April 9, 2018
The sale of goods and services over the internet have not be subject to state sales tax unless the merchant has a physical presence in the state. The Supreme Court ruled in 1992 that states could not collect sales taxes gathered by mail order companies (off and online) without a physical location in the state. This is about to change – at least in some states.
Pennsylvania passed a law in 2017 requiring internet merchants to charge, collect and remit sales tax even if they do not have a physical presence in the commonwealth. In addition, online marketplaces, such as Amazon, must collect sales tax on behalf of third-party sellers.
Amazon started calculating, collecting, and remitting sales tax (6%) on April 1 for orders shipped to customers in Pennsylvania from third-party sellers. Merchants in Pennsylvania and Washington (Amazon’s home state) take part in Amazon’s new service called “Marketplace Tax Collection.” Up to this point, Amazon has collected tax on items it sells in all 45 states that have a sales tax, but not for third-party merchants. It is estimated that approximately half of Amazon’s unit sales are done by third-party sellers.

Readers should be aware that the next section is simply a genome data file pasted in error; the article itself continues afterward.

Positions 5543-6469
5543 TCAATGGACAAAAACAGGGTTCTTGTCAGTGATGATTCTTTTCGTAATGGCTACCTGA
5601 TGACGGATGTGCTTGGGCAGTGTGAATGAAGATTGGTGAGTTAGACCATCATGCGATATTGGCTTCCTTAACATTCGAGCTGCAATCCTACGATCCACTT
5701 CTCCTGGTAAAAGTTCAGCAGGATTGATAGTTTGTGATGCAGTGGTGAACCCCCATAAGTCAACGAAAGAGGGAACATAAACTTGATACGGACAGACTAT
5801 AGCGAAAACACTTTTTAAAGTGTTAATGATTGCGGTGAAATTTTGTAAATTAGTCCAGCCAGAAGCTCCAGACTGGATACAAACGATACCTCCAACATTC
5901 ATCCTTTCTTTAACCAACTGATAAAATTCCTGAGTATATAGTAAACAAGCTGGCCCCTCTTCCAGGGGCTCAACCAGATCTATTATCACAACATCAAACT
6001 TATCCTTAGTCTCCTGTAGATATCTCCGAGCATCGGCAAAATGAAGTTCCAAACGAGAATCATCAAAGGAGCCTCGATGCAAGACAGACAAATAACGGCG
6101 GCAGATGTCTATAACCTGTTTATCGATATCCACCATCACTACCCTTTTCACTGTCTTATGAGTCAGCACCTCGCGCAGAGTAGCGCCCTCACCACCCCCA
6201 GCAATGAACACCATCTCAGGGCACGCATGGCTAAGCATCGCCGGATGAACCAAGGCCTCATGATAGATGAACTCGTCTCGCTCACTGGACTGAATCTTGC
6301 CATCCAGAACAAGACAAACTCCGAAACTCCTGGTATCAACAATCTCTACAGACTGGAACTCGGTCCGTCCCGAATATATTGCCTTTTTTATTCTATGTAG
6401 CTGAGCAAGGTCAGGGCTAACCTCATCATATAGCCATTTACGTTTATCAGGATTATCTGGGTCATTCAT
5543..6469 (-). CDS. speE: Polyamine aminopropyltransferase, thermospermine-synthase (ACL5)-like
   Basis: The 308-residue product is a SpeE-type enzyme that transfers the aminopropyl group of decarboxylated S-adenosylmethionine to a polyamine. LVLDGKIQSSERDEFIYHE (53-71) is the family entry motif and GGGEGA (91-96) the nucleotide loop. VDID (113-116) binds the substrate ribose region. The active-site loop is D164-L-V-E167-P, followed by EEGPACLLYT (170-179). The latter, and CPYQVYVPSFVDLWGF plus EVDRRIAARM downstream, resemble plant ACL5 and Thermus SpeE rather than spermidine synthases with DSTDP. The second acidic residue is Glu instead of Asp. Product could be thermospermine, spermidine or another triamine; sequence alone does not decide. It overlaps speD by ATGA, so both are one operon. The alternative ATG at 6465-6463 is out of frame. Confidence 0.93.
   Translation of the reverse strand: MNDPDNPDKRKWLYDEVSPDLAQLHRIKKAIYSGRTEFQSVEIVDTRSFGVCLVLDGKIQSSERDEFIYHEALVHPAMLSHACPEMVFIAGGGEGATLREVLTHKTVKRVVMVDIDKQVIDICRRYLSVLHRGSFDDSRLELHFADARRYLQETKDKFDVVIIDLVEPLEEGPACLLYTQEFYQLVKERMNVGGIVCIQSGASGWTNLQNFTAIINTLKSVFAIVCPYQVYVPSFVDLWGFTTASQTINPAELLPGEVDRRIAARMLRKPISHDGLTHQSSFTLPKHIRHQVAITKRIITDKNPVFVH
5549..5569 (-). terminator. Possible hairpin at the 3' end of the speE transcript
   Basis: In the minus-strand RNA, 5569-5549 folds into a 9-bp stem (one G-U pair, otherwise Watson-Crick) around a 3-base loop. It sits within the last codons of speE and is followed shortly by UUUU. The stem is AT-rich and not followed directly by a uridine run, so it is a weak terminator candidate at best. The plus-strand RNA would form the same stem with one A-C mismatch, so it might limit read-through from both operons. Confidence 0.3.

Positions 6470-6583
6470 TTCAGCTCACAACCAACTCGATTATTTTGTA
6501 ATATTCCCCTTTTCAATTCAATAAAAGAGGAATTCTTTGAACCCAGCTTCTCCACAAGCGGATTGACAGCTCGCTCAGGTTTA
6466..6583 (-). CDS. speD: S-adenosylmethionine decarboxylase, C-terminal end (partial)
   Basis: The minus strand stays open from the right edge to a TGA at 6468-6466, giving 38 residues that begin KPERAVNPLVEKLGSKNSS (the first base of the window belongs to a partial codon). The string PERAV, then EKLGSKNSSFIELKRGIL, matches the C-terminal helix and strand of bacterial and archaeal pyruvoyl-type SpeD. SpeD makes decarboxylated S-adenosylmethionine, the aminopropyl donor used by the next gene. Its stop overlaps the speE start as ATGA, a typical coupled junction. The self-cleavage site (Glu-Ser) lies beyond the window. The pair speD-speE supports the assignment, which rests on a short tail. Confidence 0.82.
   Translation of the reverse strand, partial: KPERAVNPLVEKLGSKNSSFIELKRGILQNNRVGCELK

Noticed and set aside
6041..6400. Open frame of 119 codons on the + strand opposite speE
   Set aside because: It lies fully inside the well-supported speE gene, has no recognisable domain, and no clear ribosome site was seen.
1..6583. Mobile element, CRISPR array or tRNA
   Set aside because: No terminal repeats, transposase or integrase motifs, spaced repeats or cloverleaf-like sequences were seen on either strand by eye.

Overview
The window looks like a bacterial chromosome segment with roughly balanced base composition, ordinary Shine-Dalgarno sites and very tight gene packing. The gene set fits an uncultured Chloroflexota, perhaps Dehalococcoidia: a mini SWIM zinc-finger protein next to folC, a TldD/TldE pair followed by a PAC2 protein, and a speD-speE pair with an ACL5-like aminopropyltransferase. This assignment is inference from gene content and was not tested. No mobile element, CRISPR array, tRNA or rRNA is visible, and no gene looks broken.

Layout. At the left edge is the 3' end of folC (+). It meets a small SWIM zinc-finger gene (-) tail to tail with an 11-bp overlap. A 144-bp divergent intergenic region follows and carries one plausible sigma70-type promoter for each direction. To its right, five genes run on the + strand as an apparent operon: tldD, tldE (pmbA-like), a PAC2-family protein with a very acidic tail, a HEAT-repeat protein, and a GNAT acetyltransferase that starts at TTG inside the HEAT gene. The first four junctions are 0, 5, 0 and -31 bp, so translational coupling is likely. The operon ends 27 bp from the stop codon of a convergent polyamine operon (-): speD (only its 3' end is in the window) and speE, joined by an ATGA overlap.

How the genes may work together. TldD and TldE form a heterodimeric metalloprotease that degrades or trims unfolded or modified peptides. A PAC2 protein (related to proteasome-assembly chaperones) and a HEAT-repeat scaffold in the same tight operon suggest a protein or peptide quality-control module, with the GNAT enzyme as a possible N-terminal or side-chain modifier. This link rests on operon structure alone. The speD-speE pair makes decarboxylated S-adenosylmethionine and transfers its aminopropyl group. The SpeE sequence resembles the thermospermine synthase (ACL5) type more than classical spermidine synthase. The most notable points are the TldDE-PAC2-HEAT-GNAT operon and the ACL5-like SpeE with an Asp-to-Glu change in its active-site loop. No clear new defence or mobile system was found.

Other states, including Colorado and South Dakota have also passed laws requiring the collection of internet sales taxes. Whether other states will follow suit may be in the hands of our nation’s highest court. The U.S. Supreme Court will hear arguments in April from officials in South Dakota who contend that its 1992 ruling is no longer appropriate. A ruling on the matter is expected in June.
The Government Accountability Office estimated that state and local governments could have gained up to $13 billion in 2017 from taxes on internet sales.